Here’s some of what else is new on EarthBeat this week:
- Jamie Manson, who writes the Grace on the Margins column for NCR, explores the growing impact of the climate crisis on our emotions and overall mental health, including a phenomenon described by one psychiatrist as "pre-traumatic stress disorder."
- Tomás Insua, co-founder and executive director of the Global Catholic Climate Movement, argues that five years after Pope Francis issued "Laudato Si’, On Care for Our Common Home," it’s time for Catholics the world over to step up their efforts.
- In this week’s Small Earth Story, Dave O’Connor explains how he helped his parish shift its power source to renewable energy.
- Staff writer Brian Roewe addresses this week’s Burning Question: What is environmental justice?
- Marilyn Rodrigues of Catholic News Service reports from Sydney that three priests there have swapped clericals for camouflage in joining Australian Defence Force reservists providing support in the fight against the bushfires.
Here’s some additional climate-related coverage:
- Wondering what organizations might be most worthy of your climate-related contributions? The New York Times’ Climate Fwd newsletter has some tips.
- Speaking of climate newsletters, Bloomberg has a new one: Bloomberg Green Daily. In the latest issue: A look at ads for electric cars upcoming between plays – or is the plays that are between the ads? – in Sunday’s Super Bowl.
- Emily Atkin writes a climate newsletter called Heated that she says is "for people who are pissed off about the climate crisis." Highlighted in today’s issue: "Everything you wanted to know about the Guardian’s historic ban on fossil fuel ads."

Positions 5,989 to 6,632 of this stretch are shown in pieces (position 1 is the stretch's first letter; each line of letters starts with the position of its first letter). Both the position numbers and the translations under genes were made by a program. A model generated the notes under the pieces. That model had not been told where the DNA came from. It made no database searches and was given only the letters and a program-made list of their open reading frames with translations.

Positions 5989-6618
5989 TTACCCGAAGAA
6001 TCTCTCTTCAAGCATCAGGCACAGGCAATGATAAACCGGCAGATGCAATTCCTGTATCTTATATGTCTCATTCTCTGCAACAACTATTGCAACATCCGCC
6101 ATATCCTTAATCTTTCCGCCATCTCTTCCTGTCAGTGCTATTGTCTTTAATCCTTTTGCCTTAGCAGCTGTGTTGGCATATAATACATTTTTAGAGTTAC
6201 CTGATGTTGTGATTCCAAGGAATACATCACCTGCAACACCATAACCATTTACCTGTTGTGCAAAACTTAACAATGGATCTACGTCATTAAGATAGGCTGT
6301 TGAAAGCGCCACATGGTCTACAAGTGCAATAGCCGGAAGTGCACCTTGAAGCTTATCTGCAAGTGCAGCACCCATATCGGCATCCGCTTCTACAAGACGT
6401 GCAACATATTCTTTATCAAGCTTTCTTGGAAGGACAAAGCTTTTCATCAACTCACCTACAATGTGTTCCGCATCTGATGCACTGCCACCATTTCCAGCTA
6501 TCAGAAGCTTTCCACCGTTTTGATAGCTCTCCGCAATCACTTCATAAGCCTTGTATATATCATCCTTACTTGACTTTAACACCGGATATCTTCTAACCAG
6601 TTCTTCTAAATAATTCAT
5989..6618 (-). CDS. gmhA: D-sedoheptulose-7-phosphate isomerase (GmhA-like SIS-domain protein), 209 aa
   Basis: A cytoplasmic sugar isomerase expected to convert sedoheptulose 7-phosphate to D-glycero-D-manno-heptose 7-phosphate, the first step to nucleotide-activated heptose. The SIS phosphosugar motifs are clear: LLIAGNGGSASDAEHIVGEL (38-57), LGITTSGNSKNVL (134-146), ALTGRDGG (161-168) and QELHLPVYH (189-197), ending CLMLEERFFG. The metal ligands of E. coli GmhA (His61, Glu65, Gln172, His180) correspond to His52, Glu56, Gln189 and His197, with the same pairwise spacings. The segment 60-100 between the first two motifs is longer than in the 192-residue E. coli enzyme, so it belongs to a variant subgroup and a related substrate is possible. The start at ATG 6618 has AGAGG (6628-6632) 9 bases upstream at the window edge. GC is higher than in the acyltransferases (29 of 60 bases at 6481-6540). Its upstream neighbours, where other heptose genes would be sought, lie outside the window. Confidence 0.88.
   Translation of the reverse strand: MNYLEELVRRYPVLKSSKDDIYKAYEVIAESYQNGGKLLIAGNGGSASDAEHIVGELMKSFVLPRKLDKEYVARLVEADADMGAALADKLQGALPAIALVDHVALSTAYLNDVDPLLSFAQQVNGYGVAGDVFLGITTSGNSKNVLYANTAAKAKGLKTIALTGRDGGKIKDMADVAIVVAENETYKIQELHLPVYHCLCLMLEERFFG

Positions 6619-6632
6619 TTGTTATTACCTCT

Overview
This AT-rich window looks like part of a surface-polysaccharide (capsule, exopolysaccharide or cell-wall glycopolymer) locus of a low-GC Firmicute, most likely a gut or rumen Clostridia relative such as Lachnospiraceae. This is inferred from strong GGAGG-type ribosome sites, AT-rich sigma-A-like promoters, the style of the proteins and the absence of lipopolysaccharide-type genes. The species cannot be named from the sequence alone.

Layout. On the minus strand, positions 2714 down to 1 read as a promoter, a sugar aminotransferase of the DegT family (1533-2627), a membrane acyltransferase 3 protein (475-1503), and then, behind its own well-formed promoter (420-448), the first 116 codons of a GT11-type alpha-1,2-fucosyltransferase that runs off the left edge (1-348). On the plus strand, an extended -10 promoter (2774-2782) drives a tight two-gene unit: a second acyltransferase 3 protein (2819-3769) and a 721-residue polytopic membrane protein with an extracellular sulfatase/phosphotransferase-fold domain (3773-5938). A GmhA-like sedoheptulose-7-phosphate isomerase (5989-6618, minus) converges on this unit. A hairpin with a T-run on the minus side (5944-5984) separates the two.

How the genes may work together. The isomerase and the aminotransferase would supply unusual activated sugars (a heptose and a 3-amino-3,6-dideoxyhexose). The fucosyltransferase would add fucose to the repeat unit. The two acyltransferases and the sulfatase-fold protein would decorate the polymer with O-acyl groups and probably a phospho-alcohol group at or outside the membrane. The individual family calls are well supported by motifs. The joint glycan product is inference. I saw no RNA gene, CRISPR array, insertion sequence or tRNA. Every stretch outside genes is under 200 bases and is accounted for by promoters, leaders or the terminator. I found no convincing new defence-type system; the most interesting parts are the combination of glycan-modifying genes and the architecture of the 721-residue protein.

- This morning’s issue of The Energy 202, published by The Washington Post, includes a fact-check on President Trump’s recent comments about toilets.
- The Optimist, which bills itself as "your monthly dose of good news about climate change" from the Harvard School of Public Health, enables you to read the newsletter while listening to Woodie Guthrie sing, "This Land is Your Land."
A Quaker group called the Friends World Committee for Consultation invites you to an online sustainability conference on Feb. 22: How does God call us to act? You’ll find more events like this -- virtual as well as in person -- on EarthBeat’s Event Calendar. And don’t forget to post upcoming events that you’re involved in.
NCR concluded its winter membership drive yesterday and by early evening had hit its goal of 250 new members smack on the nose. I followed up with one of the new members who signed up from an EarthBeat page on the site, Sue Kegley. She wrote back:
"A couple in our small church group have commented for years about articles that they had read in NCR, but it was only recently that I took the time to sign up. The articles I have received so far have been so reassuring! I am a progressive minded person committed to a wide range of social justice issues who is trying to bloom in a fairly conservative church community.
"I have been inspired by what you and others in the church are accomplishing in regards to the environment, immigration, caring for the poor, and other important issues. I am happy to support your work."
Thanks, Sue! If you’d like to join her in supporting the work of EarthBeat and NCR – and haven’t yet become a member – please do so now. You can join here for as little as $5 a month.
We also hope you’ll forward this week’s newsletter to anyone you believe might want to subscribe. They can do so here.
Thanks for reading!
NCR Climate Editor